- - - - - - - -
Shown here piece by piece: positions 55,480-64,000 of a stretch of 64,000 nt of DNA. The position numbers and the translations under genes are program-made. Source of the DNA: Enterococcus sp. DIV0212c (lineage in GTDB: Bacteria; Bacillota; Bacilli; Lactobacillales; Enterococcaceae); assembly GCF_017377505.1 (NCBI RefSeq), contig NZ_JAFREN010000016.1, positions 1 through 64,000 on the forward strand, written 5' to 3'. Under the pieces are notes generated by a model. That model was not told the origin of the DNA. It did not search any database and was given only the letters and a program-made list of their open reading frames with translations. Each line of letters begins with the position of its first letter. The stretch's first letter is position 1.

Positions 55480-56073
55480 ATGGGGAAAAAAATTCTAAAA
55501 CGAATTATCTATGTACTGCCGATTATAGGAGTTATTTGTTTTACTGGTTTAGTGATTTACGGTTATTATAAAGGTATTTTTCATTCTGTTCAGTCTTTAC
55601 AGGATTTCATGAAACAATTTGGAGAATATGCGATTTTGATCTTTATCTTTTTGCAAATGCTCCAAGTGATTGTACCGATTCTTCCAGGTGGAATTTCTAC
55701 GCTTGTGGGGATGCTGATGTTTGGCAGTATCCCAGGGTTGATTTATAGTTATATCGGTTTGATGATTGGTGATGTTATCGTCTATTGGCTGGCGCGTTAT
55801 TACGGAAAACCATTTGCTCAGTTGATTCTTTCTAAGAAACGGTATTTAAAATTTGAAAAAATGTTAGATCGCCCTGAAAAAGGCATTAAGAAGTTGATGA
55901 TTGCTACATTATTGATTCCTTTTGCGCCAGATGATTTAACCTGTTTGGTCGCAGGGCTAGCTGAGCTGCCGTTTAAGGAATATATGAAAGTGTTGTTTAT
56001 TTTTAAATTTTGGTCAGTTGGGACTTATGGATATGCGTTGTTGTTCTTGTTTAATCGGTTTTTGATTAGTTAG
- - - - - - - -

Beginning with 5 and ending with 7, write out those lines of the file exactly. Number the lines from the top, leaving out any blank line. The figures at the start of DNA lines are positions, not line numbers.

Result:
55601 AGGATTTCATGAAACAATTTGGAGAATATGCGATTTTGATCTTTATCTTTTTGCAAATGCTCCAAGTGATTGTACCGATTCTTCCAGGTGGAATTTCTAC
55701 GCTTGTGGGGATGCTGATGTTTGGCAGTATCCCAGGGTTGATTTATAGTTATATCGGTTTGATGATTGGTGATGTTATCGTCTATTGGCTGGCGCGTTAT
55801 TACGGAAAACCATTTGCTCAGTTGATTCTTTCTAAGAAACGGTATTTAAAATTTGAAAAAATGTTAGATCGCCCTGAAAAAGGCATTAAGAAGTTGATGA